|Year : 2009 | Volume
| Issue : 1 | Page : 8-9
Cosmeceuticals: Are they truly worth the cost?
Virendra S Ligade, D Sreedhar, J Manthan, N Udupa
Department of Pharmacy Management, Manipal College of Pharmaceutical Sciences, Manipal University, Manipal, India
Virendra S Ligade
Department of Pharmacy Management, Manipal College of Pharmaceutical Sciences, Manipal University, Manipal
Source of Support: None, Conflict of Interest: None
|How to cite this article:|
Ligade VS, Sreedhar D, Manthan J, Udupa N. Cosmeceuticals: Are they truly worth the cost?. Indian J Dermatol Venereol Leprol 2009;75:8-9
|How to cite this URL:|
Ligade VS, Sreedhar D, Manthan J, Udupa N. Cosmeceuticals: Are they truly worth the cost?. Indian J Dermatol Venereol Leprol [serial online] 2009 [cited 2020 Jun 4];75:8-9. Available from: http://www.ijdvl.com/text.asp?2009/75/1/8/45213
Cosmeceuticals are the advances made within the world of dermatological products and the new beckon in skincare. Cosmeceuticals are topical cosmetic-pharmaceutical hybrids intended to enhance the health and beauty of skin. The concept propounded by Dr. Albert Kligman states that "The Cosmeceuticals are topical agents that are distributed across a broad spectrum of materials lying somewhere between pure cosmetics (lipstick and rouge) and pure drugs (antibiotics, corticosteroids). They partake of both categories".  Consumers are always interested in maintaining a youthful appearance; over 560 million people in India are in the age group of 18-35 years. As median age increases, the market is going to boom, especially a growing number of women in the workforce feeling the hassle to maintain a youthful and vibrant appearance.
There is little research carried out in India to prove the use and benefits of cosmeceuticals. However many companies, such as Procter and Gamble, Biersdorf, and L'Oreal, at global level are advancing and understanding the skin structure and role of cosmeceuticals. They have extremely rigid research standards and evaluate cosmeceuticals in the same manner as drugs. None of this work is being done in academic dermatology.  Little research has been carried out to prove the effectiveness, efficacy, and safety of these products, and many questions remain unanswered. It is primarily viewed as marketing efforts to increase the use of these products.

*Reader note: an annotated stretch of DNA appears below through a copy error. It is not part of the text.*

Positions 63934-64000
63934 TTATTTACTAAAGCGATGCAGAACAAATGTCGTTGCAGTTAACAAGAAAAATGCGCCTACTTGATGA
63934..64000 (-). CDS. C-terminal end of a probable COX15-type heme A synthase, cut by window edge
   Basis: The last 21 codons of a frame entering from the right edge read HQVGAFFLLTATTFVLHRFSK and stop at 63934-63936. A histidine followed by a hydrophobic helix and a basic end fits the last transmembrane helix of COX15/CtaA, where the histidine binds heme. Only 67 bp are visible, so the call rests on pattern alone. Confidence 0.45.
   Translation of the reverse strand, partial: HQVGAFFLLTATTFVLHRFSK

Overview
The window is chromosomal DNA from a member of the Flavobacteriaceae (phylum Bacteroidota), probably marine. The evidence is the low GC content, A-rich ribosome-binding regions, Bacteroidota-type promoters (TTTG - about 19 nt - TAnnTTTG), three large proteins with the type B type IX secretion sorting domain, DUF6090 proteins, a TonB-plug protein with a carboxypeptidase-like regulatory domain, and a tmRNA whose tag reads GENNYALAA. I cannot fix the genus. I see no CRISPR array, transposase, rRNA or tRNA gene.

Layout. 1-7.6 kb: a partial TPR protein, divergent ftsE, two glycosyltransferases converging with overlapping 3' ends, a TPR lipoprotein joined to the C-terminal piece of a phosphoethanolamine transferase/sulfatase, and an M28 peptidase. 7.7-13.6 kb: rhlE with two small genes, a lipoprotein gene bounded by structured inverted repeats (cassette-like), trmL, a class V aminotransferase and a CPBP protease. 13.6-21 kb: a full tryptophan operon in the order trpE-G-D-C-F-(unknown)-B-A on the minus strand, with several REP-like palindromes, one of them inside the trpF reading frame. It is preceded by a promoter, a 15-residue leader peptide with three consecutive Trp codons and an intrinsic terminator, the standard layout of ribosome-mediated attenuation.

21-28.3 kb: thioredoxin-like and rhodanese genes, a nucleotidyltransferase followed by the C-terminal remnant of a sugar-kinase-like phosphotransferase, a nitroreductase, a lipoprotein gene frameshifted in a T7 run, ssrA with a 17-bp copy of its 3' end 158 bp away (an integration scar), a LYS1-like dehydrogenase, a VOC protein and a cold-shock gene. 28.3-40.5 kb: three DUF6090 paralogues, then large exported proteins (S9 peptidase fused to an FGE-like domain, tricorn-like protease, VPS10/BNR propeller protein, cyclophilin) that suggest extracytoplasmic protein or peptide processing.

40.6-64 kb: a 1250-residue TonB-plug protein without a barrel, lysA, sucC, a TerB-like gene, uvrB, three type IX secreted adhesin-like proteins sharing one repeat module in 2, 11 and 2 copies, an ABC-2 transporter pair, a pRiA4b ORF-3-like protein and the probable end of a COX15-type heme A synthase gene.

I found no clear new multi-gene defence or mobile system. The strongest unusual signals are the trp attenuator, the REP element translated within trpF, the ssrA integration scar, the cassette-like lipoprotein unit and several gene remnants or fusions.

Now the concept of beautifying is not restricted to women alone, even men have become cognizant about the way they look, and the recent advertisements of many anti-wrinkle and fairness creams are aimed at men. Recently, the market is swamped with too many cosmeceutical products like anti-wrinkle creams, sunscreens, moisturizers, bleaching agents, medicated lotions, hair growth stimulants, antidandruff shampoos, eye wrinkle creams, collagen injections, etc. The consumers are often a confused lot when it comes to choose any of these products, because one does not know which product can do the trick for them. Certain plant-based substances have been claimed to be used in cosmeceutical products by companies marketing them. Retinol (vitamin A) and the retinoids have a long track record of efficacy in the management of aging skin. Retinoids have been shown to stimulate collagen synthesis by increasing transforming growth factor (TGF)-beta and procollagen. Growth factors represent an increasingly popular component of cosmeceuticals. Results of in vitro studies have shown that by adding kinetin, a plant growth factor, to human fibroblasts in culture, biologic and morphologic changes associated with cellular aging may be retarded. Antioxidants such as alpha-lipoic acid penetrate cellular lipid membranes and have intracellular free radical scavenging capability. Copper peptide is gaining popularity; and in recent studies, improvement in skin roughness, fine lines, wrinkles, elasticity, and overall photodamage versus control were documented by ultrasound evaluation.